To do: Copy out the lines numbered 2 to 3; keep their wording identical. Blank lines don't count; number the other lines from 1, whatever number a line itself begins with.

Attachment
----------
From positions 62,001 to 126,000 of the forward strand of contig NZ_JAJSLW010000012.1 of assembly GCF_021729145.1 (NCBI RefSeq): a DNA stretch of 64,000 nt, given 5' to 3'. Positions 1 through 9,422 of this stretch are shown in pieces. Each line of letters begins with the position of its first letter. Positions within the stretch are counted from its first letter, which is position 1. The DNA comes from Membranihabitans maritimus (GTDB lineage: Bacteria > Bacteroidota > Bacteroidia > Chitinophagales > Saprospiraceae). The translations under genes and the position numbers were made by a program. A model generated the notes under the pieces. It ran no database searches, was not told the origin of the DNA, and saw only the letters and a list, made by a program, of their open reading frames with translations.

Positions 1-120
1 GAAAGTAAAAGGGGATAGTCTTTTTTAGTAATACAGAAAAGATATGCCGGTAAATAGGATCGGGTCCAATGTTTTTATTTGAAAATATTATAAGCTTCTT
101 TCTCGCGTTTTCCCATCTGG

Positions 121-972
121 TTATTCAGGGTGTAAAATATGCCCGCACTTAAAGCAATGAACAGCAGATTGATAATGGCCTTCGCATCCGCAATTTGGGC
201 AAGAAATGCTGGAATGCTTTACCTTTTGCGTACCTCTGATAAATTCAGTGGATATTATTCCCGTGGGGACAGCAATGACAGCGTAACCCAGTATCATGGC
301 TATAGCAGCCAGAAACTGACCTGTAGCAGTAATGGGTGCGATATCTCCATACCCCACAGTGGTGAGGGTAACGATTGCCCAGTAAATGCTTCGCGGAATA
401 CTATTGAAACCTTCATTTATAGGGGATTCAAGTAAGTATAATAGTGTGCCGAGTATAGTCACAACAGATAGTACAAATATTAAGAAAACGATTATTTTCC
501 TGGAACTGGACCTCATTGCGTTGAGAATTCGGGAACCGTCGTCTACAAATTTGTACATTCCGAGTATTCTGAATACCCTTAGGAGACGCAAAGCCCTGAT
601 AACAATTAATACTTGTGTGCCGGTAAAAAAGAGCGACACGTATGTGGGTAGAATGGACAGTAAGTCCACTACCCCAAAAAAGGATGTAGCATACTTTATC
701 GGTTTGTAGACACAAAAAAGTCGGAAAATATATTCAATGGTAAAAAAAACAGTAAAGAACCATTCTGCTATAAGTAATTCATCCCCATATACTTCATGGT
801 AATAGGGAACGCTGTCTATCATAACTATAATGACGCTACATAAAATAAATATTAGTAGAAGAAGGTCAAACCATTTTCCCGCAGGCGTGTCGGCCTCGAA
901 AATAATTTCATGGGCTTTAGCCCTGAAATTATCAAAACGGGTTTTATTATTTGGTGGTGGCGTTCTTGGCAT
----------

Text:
Positions 1-120
1 GAAAGTAAAAGGGGATAGTCTTTTTTAGTAATACAGAAAAGATATGCCGGTAAATAGGATCGGGTCCAATGTTTTTATTTGAAAATATTATAAGCTTCTT